A bizarre, yet wonderful, hybrid of Hook’s ship and your standard high-end Japanese eatery, Diaoxi Haichan caught our eye the second we walked passed.
Located in Haizhu’s Zhongchuanhui Creative Park, a short walk from the district’s second coolest party area, Taigucang Wharf, the exterior of this new sushi Mecca is adorned with abstract art and beautiful wood paneling. There is also an outdoor bar, which comes in handy while waiting in the often outrageous queues that amass outside the establishment’s entrance. (A message to all Guangzhou F&B proprietors: more outdoor bars please).
The interior seating of Diaoxi Haichan is organized into three main areas: ground floor seating, upstairs seating and, the restaurant’s ‘ace in the hole,’ ship seating.
In the center of Diaoxi Haichan sits a junk- or perhaps pirate-inspired vessel, set in a shallow saltwater pool filled with all manner of fish. This is where things get gimmicky: if you so wish, you can actually fish from your table on the boat (or around the edge of the pool, if you can’t manage to wrangle yourself a coveted ‘on deck’ seat) for dinner. Fishing rods are provided and chefs will prepare your catch.
While definitely a creative – and apparently effective – ploy to get people through the door, we do have to question the ethics of people hunting creatures trapped in a shallow pool. The ethical dilemma of eating at Diaoxi Haichan doesn’t stop there though, we were particularly bothered by the ‘toy’ claw machine games in the restaurant’s entrance, which were stocked with live crabs and lobsters instead of your standard teddy bears and plush stuffed Pokémon.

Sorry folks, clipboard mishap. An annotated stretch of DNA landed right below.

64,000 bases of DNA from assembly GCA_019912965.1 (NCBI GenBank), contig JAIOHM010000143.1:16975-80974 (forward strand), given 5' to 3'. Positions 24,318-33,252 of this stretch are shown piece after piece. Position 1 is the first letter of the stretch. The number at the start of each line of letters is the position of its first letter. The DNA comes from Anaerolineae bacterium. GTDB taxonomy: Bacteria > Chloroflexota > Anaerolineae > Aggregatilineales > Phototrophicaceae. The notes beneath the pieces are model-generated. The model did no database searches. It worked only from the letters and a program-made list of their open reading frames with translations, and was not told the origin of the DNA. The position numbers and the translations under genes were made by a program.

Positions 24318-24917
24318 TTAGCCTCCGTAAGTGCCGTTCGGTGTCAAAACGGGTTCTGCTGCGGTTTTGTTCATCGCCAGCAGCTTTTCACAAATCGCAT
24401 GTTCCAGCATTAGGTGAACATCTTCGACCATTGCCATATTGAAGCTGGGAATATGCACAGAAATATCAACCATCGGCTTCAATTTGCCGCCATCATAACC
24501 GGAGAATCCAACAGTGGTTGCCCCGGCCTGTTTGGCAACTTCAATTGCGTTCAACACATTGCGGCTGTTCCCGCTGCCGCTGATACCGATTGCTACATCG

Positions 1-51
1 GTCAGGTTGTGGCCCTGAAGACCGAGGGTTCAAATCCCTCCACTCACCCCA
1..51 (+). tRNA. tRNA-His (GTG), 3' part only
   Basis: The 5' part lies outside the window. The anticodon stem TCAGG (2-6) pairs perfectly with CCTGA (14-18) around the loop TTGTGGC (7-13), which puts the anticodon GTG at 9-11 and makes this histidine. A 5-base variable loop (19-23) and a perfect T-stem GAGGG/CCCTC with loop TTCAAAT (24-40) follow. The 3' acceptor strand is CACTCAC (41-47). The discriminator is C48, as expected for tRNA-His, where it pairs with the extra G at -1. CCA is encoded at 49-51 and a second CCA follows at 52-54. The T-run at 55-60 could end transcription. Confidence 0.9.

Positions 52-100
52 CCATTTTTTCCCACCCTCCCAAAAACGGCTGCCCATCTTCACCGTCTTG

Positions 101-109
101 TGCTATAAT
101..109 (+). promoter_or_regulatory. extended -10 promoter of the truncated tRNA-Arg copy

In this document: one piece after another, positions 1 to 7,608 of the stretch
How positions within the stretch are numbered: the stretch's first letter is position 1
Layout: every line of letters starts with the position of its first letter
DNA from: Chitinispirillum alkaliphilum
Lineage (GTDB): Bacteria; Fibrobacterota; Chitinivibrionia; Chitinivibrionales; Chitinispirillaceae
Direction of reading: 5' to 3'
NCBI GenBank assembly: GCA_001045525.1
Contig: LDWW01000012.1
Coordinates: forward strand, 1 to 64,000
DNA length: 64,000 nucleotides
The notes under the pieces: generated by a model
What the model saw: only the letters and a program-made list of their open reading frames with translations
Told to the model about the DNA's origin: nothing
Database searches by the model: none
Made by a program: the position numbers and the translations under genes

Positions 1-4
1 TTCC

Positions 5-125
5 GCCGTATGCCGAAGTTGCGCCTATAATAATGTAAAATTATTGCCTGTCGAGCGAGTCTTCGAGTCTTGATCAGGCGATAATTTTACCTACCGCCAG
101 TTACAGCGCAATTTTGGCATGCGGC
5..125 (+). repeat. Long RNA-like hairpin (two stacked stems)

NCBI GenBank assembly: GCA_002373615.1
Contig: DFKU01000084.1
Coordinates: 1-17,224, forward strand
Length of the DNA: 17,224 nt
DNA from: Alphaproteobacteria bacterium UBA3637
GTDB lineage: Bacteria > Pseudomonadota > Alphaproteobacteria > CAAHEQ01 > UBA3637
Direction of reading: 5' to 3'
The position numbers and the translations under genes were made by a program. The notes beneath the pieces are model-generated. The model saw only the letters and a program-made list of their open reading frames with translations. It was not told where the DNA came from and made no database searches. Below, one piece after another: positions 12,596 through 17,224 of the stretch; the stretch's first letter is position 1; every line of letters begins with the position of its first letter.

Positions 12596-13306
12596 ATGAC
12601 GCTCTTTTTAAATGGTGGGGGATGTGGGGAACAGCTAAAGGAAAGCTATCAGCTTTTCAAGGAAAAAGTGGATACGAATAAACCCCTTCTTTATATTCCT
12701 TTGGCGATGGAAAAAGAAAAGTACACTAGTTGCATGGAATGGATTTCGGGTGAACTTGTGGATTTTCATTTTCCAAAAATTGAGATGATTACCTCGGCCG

But, if you can get past the line at the door, and can simmer the righteous ethical flame burning in your heart, the food at Diaoxi Haichan does not disappoint.
The food here is spectacular, albeit pricy. An order of salmon sashimi comes with three pieces and costs RMB46, which, although more than you will pay at a hole-in-the-wall sushi shop, seems fair considering the quality and thickness of the cuts.
The pork and kimchi ramen (RMB58) is Diaoxi Haichan’s choice noodle offering, with ample meat and pickled cabbage arranged atop a pile of noodles soaked in a savory broth. The BBQ pork ramen in pork bone soup (RMB58) was disappointing by comparison, although it still offered generous portions of meat.
The prawn and sweet potato tempera (RMB68 and RMB42) came with a light and soft crust, which was not too greasy.
For those looking for something truly special, we suggest ordering the chicken and spring onion skewers (RMB26). It was the cheapest dish we ordered, as well as the most pleasing to the palate. The meat and veggie sticks came grilled and well marinated, complemented by a tangy-sweet dipping sauce.
Those fond of rolls are encouraged to order the ‘micro grilled’ salmon sushi roll (RMB68), which we found more enjoyable than Diaoxi Haichan’s uninspiring California rolls (RMB55).
The Japan slash fish slash giant boat theme going on inside Diaoxi Haichan make it an unquestionably unique place to visit. This, coupled with prompt and friendly service, makes eating at this restaurant an all-round pleasant dining experience. Every table was full when we visited, and guests genuinely seemed to be enjoying themselves – even if they were just there for a maritime-inspired selfie. And remember, aquatic-animal lovers: check your ethics at the door.
Price: RMB200 per person
Who’s going: sailors, fisherman and selfie aficionados
Good for: catching your dinner
Nearest Metro: Shayuan (Exit B), 10 minutes
Open daily, 5pm-2am; see listing for Diaoxi Haichan.
[Photos by Kelly Deng and Matthew Bossons]